Gordon finds himself as the clear No. 1 back for the first time in his collegiate career as he patiently waited as a freshman for carries behind James White and Montee Ball and found himself as the 1b to White last season.

    This year, Gordon is the clear top dog, but in Tom Dienhart of the Big Ten Network's interview with offensive coordinator Andy Ludwig, when asked about the backfield, he said, "I would anticipate what we did last year with Melvin and James White, splitting carries."

    Ludwig would later add, "One thing we want to do is get Melvin more involved in the passing game, down-field routes, screens...whatever."  Between that and both Gordon and Clement's ability to run the "jet sweep" to great success, look for the Badgers to run the ball a lot this season.



    1. Derek Watt

    2. Austin Ramesh

    Watt is one of the best fullbacks in the country, and his ability to catch passes may see him moved out of the backfield and split out at tight end more than he has been in the past.  Ramesh had an excellent spring, running for 71 yards on 12 carries in the live portion of the spring game.

    This means that, as per usual, fullback will be a position of strength for the Badgers as they use that extra man to give them even more thump in their running game.

Wide Receiver

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    1. Robert Wheelwright

    2. Kenzel Doe

    3. Jordan Fredrick

    4. Krenwick Sanders

    Kenzel Doe took nearly every snap this spring with the first- and second-team offenses due to everyone getting hurt.  With that being said, it is Robert Wheelwright, not Doe, who should be the top wide receiver this season.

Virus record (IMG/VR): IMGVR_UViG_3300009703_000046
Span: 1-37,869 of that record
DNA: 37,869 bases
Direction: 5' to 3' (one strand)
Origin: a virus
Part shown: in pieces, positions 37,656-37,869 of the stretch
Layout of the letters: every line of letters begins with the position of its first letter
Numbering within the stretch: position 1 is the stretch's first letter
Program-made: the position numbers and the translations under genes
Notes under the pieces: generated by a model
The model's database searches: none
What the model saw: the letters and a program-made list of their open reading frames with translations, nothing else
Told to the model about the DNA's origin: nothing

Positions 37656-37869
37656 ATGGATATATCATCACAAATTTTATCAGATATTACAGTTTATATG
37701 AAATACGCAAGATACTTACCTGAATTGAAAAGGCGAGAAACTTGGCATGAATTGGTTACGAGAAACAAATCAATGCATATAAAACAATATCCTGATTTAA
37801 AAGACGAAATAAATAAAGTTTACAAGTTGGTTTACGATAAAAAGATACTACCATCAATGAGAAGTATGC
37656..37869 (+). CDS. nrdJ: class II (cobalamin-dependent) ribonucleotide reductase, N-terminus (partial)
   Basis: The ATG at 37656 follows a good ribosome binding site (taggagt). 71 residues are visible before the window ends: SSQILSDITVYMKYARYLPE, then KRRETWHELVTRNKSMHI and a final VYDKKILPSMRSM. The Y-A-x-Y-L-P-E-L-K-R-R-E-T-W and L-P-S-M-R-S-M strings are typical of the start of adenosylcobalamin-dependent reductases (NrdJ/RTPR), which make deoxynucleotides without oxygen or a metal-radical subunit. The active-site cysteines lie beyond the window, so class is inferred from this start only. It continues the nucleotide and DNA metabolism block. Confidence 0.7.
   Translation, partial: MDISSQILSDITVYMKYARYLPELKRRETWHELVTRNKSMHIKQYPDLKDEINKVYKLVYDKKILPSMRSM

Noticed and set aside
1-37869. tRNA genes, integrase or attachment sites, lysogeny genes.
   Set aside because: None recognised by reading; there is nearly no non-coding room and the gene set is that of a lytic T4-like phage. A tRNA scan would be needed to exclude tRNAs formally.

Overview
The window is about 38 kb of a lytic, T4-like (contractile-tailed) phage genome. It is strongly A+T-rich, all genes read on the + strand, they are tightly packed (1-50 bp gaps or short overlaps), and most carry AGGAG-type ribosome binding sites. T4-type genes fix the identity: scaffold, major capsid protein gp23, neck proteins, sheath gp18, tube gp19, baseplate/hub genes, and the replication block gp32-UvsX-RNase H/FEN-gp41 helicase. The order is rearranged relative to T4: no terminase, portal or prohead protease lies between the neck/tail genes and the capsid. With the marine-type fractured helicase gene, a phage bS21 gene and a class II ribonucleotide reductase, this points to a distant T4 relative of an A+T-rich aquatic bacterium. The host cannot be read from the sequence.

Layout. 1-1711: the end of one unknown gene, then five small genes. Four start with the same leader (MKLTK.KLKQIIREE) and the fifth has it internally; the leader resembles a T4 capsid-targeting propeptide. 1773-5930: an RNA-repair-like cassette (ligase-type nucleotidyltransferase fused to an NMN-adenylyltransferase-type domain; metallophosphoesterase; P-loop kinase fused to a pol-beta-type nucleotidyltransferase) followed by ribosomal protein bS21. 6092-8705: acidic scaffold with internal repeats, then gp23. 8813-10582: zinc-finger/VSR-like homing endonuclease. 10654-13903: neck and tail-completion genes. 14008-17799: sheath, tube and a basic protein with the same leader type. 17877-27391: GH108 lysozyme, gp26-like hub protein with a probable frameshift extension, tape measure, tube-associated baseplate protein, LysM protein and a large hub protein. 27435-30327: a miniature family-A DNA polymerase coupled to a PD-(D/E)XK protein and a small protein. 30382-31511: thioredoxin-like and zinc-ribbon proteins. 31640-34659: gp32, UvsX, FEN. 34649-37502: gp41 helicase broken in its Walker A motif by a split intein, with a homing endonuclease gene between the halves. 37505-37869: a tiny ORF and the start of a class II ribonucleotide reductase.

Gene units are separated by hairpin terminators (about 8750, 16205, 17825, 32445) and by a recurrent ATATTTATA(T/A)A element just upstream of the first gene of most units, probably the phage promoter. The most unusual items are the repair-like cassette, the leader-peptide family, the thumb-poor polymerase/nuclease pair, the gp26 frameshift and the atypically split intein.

In Dienhart's interview with Ludwig, when asked about who would be the top receiver, he said, "Wheelwright would be the guy among the players we have worked with."

    While Wheelwright was injured on the first day of spring practice, he certainly has the most promise of the bunch and projects as the best on the outside.

    Doe was the highlight of the spring, and as such, he should see a spot on the outside, at least at the beginning of the year.  Fredrick comes in with a lot of experience and has a prototypical big body that the Badgers are looking for, both as a receiver and as a downfield blocker.

    Projecting out a little bit, Krenwick Sanders appears to be rated amongst the crop of freshman wide receivers, which saw its ranks cut from five to three with the departures of Dareian Watkins and Chris Jones.  Sanders may not contribute much in Week 1, but by the time the Big Ten season rolls around, expect to see his name called quite a bit.

Tight End

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    1. Sam Arneson

    2. Austin Traylor

    3. Troy Fumagalli